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I really appreciate your marketing scales database online. It is an important resource for both our students and our researchers as well. Since my copies of the original books are slowly disintegrating due to the intensive use, I am happy that you are making them available in this way. It is very helpful in the search for viable constructs on which to do sound scientific research.
Dr. Ingmar Leijen
Vrije Universiteit University, Amsterdam

equity

With six, seven-point Likert-type items, the scale measures a consumer’s belief that the relationship he/she has with a service firm is based on the fulfillment of specified and quantifiable obligations in the short term.

The scale has three, seven-point Likert-type items that measure the degree to which a consumer believes that what is received when buying a good or service is greater than what is given up. 

With three, seven-point Likert-type items, the scale measures a customer’s belief that a particular deal he/she has negotiated with a business provides equal benefits for both parties.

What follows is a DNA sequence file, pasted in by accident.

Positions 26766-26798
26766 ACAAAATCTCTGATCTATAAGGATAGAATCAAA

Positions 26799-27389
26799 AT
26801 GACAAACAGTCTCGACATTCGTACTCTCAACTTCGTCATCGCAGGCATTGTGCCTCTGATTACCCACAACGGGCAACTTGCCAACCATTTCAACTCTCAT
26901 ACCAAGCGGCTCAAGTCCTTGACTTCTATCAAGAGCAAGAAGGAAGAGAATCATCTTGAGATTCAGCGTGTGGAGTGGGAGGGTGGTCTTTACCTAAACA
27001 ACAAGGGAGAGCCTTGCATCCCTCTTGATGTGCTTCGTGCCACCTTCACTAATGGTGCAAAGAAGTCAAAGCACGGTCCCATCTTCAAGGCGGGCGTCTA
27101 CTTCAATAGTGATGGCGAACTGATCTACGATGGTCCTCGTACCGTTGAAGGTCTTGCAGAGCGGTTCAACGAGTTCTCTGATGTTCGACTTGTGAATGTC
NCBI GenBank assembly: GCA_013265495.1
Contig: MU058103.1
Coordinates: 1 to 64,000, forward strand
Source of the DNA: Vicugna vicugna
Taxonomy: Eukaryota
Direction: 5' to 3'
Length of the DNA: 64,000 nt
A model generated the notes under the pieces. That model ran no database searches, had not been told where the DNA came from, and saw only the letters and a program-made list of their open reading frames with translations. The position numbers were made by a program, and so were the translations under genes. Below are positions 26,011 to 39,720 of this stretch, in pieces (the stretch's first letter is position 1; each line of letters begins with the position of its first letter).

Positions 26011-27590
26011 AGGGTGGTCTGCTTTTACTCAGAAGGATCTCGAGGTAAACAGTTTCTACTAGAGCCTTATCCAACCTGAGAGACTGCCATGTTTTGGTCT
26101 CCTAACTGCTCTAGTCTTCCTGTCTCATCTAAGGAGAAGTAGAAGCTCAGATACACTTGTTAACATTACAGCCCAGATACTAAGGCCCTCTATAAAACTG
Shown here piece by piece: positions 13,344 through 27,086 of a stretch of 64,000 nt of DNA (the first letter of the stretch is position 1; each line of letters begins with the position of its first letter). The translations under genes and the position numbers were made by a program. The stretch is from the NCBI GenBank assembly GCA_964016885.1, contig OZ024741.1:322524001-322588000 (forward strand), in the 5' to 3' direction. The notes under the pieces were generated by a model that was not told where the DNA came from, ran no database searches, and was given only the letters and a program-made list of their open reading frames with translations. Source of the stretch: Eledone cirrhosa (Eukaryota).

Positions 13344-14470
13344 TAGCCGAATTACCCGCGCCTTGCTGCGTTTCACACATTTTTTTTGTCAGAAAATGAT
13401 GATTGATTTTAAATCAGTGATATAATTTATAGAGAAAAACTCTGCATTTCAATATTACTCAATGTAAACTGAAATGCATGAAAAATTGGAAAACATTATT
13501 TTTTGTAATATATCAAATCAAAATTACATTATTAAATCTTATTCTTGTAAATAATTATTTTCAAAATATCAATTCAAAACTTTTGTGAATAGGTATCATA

The degree to which a consumer is committed to a company and believes the company knows what he/she wants is measured with three, seven-point Likert-type items. 

The scale uses three semantic differentials to measure how much a customer believes he/she was treated fairly by a business and as deserved.

The scale uses three, seven-point Likert-type items to measure one’s belief that it is fair for visitors to give something to a website in return for access to free content.

A consumer’s summary attitude about the advertising of all types that he/she has been exposed to with respect to a particular brand is measured with three, seven-point Likert-type items.

A consumer's belief in a brand's superiority over competing brands and willingness to pay more for it is measured using four statements.

The degree to which a customer considers his/her insurance premiums to be fair and reasonable given the service received is measured in this scale with three, seven-point Likert-type items.

This scale uses four, nine-point semantic differentials to measure a customer's attitude regarding the fairness of his/her treatment in a purchase transaction compared to what other customers were thought to have received.  The emphasis is on the quality of the deal received relative to what other customers got.